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The conventions established in eighteenth- and nineteenth-century serial publications-and the impact of such conventions on the history of college curricula form my core subject matter in this book-length study (my fourth). The word, "magazine," from the Arabic word for storehouse, in English referred first to a warehouse and later to a stock of goods, associating it permanently with the collection and management of all kinds of things for the import-export trade. The magazine arranges knowledge, and part of that knowledge is the knowledge of arrangement. In Britain, serials define their task as that of managing several kinds of variety for entertainment, profit, and social empowerment. The magazine ethos precedes and influences the agenda of nineteenth- and twentieth-century higher education. Colleges and universities, building on much older maps of intellectual competence, increasingly rely on curricular requirements to further the student's participation in a culture of representative diversity: diversity of times, places, beings, materials, technologies, and systems held in appreciative balance by the gravitational field of variety itself. The concepts of variety and of selection, or survey, are inseparable from the habits of educated people situated in global and national markets. The reader's digest, like the distribution requirements of the liberal arts curriculum, manages the choices of the cultural consumer but also conveys how desirable a broad exposure to difference has become. Our notions of cultural literacy, therefore, descend in equal parts from middlebrow magazines and from academic conventions, but variety became commodified in the publishing world well before it became the measure for academic competence. I use the word "diversity" in my title deliberately, instead of synonyms such as "variety" or "difference." "Diversity" is now a code word in the US for the goals of affirmative action and other institutional policies aimed at dismantling forms of exclusion based on race and ethnicity. Variety of genres and variety of subject matter or topics are inseparable from the emergence in the early modern period of a world comprised of nations and international relations. Ideas of the national and the global are codependent. They form a set of diacritical perceptions governing the understanding of race, ethnicity, and tribe, as examples of human variety. International content is aestheticized when generic variety intersects human differences, giving rise to the taste for local and foreign "color," exotic knowledges, and the pleasing or disturbing spectrum of different races. We see this, for example, in the multi-disciplinary content of travel articles as compendia of the natural and human sciences, as miscellanies within miscellanies. Generic specificity also markets multiplicity. The generic array that emerges in magazines and newspapers--criticism, travelogue, poetry, satire, the letter, biography, self-help instruction, history, polemic--is governed by the cultural display of regulated inclusiveness, too. In fact, political and economic intuitions of what well-managed global systems might accomplish in the way of reform, profitability, tolerance, or stability are being worked out in Anglo-American print culture before they begin to shape the agenda of higher education.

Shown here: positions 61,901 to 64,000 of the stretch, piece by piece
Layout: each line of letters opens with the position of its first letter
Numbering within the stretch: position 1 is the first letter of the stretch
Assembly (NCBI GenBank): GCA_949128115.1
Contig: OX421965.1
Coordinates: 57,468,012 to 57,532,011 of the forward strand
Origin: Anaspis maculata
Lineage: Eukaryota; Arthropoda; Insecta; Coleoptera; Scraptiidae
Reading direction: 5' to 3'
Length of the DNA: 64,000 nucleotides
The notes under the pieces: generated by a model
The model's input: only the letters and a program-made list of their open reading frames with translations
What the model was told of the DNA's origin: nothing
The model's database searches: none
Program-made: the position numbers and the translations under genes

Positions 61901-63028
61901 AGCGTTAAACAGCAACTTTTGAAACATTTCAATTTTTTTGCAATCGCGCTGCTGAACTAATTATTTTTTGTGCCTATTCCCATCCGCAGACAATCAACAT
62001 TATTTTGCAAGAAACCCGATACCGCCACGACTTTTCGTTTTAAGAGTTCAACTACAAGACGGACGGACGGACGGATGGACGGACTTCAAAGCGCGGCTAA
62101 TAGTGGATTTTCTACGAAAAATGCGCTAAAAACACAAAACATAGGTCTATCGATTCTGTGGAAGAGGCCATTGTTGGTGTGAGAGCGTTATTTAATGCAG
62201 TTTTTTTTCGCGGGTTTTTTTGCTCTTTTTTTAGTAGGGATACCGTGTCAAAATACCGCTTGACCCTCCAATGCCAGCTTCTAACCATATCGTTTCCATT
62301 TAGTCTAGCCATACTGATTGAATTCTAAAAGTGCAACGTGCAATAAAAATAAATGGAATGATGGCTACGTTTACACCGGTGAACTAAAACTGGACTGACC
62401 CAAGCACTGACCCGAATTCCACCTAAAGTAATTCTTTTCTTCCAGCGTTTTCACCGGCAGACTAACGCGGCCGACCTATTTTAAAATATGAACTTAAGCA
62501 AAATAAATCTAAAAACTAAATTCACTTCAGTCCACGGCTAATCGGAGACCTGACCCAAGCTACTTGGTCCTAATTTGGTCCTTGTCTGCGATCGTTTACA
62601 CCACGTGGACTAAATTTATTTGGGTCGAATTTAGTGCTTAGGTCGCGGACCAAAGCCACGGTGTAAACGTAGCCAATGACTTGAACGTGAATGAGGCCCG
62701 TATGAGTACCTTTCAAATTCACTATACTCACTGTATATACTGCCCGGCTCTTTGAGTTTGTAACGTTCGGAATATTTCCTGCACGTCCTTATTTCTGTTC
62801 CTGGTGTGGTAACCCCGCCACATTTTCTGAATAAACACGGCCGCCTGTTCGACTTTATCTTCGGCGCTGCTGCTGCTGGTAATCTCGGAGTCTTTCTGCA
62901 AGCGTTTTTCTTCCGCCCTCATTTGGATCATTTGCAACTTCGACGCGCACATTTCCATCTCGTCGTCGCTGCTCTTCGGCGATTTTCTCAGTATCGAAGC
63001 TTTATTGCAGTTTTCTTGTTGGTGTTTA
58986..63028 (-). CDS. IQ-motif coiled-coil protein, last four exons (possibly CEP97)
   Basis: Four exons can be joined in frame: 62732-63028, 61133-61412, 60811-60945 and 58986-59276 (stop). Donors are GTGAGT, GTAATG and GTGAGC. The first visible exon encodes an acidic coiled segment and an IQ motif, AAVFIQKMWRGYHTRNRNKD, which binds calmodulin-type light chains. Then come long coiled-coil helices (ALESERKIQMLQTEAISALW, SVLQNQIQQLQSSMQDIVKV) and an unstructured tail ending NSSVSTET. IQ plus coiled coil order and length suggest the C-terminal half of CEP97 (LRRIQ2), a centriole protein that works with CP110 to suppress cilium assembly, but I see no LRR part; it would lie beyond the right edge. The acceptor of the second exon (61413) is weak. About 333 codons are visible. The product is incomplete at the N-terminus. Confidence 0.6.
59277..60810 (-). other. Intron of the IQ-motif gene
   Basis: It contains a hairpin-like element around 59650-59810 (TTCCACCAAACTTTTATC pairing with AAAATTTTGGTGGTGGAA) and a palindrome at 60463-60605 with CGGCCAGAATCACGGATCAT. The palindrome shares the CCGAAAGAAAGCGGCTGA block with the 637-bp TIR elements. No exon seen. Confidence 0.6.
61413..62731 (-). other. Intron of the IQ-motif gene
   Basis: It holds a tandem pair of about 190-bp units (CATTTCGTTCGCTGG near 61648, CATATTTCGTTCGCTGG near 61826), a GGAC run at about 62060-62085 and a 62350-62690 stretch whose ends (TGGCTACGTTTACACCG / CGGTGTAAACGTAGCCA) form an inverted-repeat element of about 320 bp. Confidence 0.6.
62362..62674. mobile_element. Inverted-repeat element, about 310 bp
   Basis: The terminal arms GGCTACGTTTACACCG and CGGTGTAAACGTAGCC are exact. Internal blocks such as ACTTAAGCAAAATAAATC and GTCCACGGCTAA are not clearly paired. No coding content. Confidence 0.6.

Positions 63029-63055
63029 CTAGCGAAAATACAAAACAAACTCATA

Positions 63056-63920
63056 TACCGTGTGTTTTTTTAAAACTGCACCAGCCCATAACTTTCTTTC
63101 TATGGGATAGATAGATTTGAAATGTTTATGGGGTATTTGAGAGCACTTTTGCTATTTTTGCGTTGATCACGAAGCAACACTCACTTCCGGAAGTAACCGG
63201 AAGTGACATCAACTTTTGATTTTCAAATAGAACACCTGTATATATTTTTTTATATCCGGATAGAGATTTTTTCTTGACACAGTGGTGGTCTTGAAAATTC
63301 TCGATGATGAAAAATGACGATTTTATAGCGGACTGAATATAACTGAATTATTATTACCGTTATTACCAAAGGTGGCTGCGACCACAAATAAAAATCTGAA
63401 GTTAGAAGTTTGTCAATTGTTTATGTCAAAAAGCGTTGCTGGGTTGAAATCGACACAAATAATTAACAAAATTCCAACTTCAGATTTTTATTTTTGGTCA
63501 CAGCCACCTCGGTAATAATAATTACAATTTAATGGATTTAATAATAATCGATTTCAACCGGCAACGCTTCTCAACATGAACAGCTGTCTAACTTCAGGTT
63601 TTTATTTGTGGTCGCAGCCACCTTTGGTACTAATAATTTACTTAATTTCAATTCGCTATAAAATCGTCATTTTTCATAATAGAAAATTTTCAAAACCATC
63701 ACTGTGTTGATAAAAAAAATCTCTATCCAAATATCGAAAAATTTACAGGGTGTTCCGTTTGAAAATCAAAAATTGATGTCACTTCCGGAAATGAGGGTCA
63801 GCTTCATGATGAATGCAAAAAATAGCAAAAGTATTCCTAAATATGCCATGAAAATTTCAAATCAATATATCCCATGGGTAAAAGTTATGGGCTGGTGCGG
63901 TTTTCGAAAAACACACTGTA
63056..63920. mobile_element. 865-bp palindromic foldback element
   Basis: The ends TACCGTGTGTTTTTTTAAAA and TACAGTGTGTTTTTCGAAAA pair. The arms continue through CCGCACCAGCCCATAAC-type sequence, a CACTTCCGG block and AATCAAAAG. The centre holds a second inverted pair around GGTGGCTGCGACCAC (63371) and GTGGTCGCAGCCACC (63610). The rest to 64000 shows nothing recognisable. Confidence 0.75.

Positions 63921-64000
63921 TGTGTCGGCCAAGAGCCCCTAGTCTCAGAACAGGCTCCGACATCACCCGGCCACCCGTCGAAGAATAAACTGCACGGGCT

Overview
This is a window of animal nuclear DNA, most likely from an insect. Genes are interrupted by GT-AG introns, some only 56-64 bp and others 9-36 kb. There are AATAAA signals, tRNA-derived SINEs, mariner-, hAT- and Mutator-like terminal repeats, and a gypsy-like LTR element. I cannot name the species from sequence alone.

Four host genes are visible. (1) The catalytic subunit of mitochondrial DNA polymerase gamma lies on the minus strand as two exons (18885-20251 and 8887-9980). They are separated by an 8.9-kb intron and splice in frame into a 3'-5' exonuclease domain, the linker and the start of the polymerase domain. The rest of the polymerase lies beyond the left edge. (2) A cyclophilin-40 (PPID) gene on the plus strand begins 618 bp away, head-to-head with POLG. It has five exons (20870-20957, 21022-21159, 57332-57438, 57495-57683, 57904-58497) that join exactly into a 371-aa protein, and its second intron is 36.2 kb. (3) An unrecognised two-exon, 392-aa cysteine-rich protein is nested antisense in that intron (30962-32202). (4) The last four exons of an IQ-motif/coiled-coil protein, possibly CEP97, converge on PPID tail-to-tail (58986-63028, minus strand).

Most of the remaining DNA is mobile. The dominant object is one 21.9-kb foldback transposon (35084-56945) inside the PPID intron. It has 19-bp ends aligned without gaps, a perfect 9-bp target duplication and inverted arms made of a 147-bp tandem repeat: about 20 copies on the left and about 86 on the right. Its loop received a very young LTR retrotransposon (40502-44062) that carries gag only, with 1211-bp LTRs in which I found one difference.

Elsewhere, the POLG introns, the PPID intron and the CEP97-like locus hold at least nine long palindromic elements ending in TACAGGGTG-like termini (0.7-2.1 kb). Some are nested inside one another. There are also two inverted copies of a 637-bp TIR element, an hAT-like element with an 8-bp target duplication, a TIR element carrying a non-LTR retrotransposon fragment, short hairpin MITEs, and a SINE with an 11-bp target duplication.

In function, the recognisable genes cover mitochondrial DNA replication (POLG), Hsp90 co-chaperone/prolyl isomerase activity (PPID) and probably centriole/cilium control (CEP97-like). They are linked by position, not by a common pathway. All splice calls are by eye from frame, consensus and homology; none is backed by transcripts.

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Frances Ferguson remarks, in Wordsworth: Language as Counter-Spirit, that the epitaph provides a central genre for much of Wordsworth's poetry and that even his autobiographical epic, the Prelude, is constructed as a "series of epitaphs spoken on former selves" (155). In this paper, I will explore how Wordsworth uses the epitaph both in his poetry and in his critical writings specifically to construct his identity as a poet in relation to the late-eighteenth-century British print market and its conditions of print circulation. The idea of the "proper" epitaph, I will argue, allowed Wordsworth to control his anxieties about print circulation, distinguish his poetry from other commercial writing of the day, and at the same time justify his role as a poet and the self-representation to which he increasingly turned during the "great decade" of his writing. Through the symbolic significance with which Wordsworth constructs it, the genre of the epitaph places poetry--and ultimately the individual poet--at the center of a new form of discursive community.
I will begin my paper by exploring how Wordsworth's three "Essays upon Epitaphs" present the epitaph as the originary genre of poetry, characterizing it in ways that suggest a symbolic reconfiguration of late-eighteenth-century print market conditions. The first essay imagines the ideal epitaph in Classical times addressing the traveler from a tomb beside the public way, its first line hailing the reader, "Pause, Traveller!" (Prose, II, 54), just as Wordsworth's own epitaphic poem, "Lines, left upon a Seat in a Yew Tree," begins by hailing the reader: "Nay, Traveller, rest!" By hailing the reader as "Stranger," this characterization of the epitaph creates a metaphor of reverse circulationthe circulation of readers rather than textsthat allows Wordsworth to imagine the text set in its own landscape, symbolically controlling the contexts of its reception instead of having these contexts controlled by the reader. Wordsworth's idealization of the epitaph set alone in nature or in a small village churchyard also allows him to contrast "proper" imaginative writing, and by implication himself as a poet producing such writing, from the almost anonymous mass of commercial writing for the print market in his day, figured in his "Essays" as "our monuments ... crowded together in the busy, noisy, unclean, and almost grassless church-yard of a large town" (II, 54). The proper imaginative epitaph or poem, by contrast, singles out its reader in a direct one-to-one relationship with the author or person represented, thus leading the reader to sustained inward contemplation instead of a rapid shifting from text to text.